Still, Woody Allen’s worst is far better than most people’s best and this is far from his worst. While I found one of the romances a bit disingenuous, there is also one relationship that you almost root for. The problem I have with the movie is that I really ended up not caring about either Bobby or Vonnie. Bobby’s sweetness could get cloying and after awhile he reminded me of a slingshot that had been pulled back just a hair too far back and I was just waiting for him to snap. On the other hand, Vonnie is crazy shallow and despite all of her apparent aspirations towards depth, at the end of the day she chooses the easy path every time. Bobby and Vonnie are a couple far better together than they are individually so this is really a case of the whole being greater than the sum of its parts.

Allen has always known how to make his movies look their best and that starts with hiring the best cinematographers in the business, from Gordon Willis to Darius Khondji to now Vittorio Storaro here. Storaro is one of the most gifted cinematographers in the business and he makes the Golden Age look golden, both in Los Angeles and New York. Like all Woody Allen movies, it is beautiful to look at in ways you wouldn’t think of for a film that is mostly set in a big city of one coast or another.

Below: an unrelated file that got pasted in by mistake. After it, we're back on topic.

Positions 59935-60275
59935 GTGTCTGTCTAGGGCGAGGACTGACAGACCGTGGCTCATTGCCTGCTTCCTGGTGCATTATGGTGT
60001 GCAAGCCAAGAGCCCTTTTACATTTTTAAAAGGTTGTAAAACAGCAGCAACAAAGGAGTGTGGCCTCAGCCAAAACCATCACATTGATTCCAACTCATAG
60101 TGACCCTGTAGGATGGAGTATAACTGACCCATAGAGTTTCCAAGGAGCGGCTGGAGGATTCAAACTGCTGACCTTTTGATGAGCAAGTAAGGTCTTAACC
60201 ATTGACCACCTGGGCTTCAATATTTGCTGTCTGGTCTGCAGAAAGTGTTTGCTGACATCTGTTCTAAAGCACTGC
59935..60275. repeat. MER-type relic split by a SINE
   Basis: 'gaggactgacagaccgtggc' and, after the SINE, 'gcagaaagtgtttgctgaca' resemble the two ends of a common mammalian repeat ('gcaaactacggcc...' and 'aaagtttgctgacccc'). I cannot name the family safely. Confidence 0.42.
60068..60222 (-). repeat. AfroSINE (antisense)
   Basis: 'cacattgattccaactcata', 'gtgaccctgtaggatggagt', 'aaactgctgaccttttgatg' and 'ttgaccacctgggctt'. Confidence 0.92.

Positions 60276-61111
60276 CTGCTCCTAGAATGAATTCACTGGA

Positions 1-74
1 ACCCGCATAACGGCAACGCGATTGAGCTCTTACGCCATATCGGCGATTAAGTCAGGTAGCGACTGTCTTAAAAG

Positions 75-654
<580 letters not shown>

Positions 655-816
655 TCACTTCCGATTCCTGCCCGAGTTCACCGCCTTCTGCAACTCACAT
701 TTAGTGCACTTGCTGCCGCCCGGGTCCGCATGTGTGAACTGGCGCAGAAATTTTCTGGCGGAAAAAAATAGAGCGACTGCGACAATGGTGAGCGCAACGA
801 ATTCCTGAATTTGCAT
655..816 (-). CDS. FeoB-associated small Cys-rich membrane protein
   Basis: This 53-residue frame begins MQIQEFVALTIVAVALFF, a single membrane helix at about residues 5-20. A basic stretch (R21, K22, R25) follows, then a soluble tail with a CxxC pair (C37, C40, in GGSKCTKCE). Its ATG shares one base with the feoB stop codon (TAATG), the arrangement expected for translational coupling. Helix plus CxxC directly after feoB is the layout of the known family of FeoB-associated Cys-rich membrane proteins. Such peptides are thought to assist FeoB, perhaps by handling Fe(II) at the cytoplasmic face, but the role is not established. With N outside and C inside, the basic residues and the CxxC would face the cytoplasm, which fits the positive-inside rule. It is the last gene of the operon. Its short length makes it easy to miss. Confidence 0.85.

Mostly you’ll want to see this for the supporting cast, who are wonderful, from the luminescent Lively to Carell in one of his meatier roles, to Stoll as the good-natured gangster but especially Stott and Berlin as Bobby and Ben’s long-suffering parents. They are quite the hoot and supply a lot of the best comedic moments here.

The movie ends up being a little bit bittersweet and doesn’t really end the way you’d expect it to, but then again Woody Allen has never been in making the movies people expect him to make. He’s always been a bit of a maverick and done things the way he wanted to rather than the way the studios wanted him to do it. He doesn’t make blockbusters and I don’t think he’s ever really been interested in breaking the bank from that perspective, but he makes movies that as a body of work will be long-remembered when some of the box office hits of the last fifty years are long forgotten.

REASONS TO GO: It’s Woody Allen and you don’t miss an opportunity to see a master. Beautifully shot and captures the era perfectly.
REASONS TO STAY: The romantic leads are two people you end up not caring about.
FAMILY VALUES: There’s some sexually suggestive content, a little bit of violence and a drug reference or two.